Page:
12. I’ve always used an old Windows PC for my home router, for precisely the reasons outlined in this comment thread and the linked article: (Cheap) routers suck. An old PC with Windows 2000 does a much better job, and I can run whatever services I like on it. The only real downside is that it requires occasional rebooting for security updates, but that happens every two weeks at most, and is completely automated, at about 2 in the morning, so there’s no real downtime.

  13. BryanK says:

    The issue with our router is that the ISP configures it (our contract with them specifies that they handle the router configuration), not us.  We don’t even have any valid credentials, although I think we had to reset it at one point when it wasn’t on any network, so they may have given us credentials then (which worked over the serial connection, at least).

    Any setting that we want changed has to go through their support people.  The stuff that I’d like to change isn’t a big-enough deal for us to deal with that, it’d just be nice once in a while.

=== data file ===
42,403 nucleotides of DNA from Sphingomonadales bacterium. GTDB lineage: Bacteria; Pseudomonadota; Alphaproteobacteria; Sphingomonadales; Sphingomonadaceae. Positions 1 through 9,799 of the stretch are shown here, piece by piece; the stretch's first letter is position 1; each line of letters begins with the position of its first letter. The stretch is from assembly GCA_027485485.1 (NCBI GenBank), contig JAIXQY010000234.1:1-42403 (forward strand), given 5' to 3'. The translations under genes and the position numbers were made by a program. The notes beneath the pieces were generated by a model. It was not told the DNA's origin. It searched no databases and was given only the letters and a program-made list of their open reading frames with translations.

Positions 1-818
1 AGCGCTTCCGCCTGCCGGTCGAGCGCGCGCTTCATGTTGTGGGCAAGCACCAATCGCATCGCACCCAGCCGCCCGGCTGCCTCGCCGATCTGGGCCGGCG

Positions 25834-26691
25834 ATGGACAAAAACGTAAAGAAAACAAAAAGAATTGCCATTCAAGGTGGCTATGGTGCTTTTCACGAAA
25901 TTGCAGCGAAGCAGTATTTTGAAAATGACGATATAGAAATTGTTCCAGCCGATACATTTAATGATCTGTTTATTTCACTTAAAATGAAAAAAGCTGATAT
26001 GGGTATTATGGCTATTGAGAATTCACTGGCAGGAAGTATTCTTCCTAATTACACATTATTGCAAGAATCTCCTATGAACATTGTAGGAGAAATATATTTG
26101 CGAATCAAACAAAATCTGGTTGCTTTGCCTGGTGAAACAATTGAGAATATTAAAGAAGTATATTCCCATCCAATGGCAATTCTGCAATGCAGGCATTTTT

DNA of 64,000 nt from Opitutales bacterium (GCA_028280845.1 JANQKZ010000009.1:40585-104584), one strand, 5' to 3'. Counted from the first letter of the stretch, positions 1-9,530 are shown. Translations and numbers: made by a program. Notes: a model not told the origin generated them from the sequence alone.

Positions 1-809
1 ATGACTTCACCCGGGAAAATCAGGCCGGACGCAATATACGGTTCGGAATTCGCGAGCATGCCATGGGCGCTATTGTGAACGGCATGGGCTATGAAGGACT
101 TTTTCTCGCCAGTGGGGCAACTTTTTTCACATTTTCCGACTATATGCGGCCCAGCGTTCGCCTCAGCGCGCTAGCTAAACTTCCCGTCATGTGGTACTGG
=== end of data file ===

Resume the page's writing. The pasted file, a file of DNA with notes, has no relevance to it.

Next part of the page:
14. James Schend says:

    You might consider this sucking up, but the best router I’ve ever owned by far has been a Microsoft MN-700. I had a Netgear router which died unexpectedly, I had a Siemens router (mistake!!) which simply refused to maintain a connection longer than about 15 minutes, and I have a Linksys that crashed under load. (Playing Unreal Tourney 2004 would crash it every time– I didn’t even try bittorrent.)

    My only gripe about the Microsoft MN-700 is that it degrades (but does not crash!) under crazy bittorrent load, but the new bittorrent client has fixed that by limiting itself to 200 connections. Also, they don’t make it anymore, so if it ever dies, or if i want to move to a new wireless standard, I don’t know what I’ll do! Get back into the router business, Microsoft Hardware!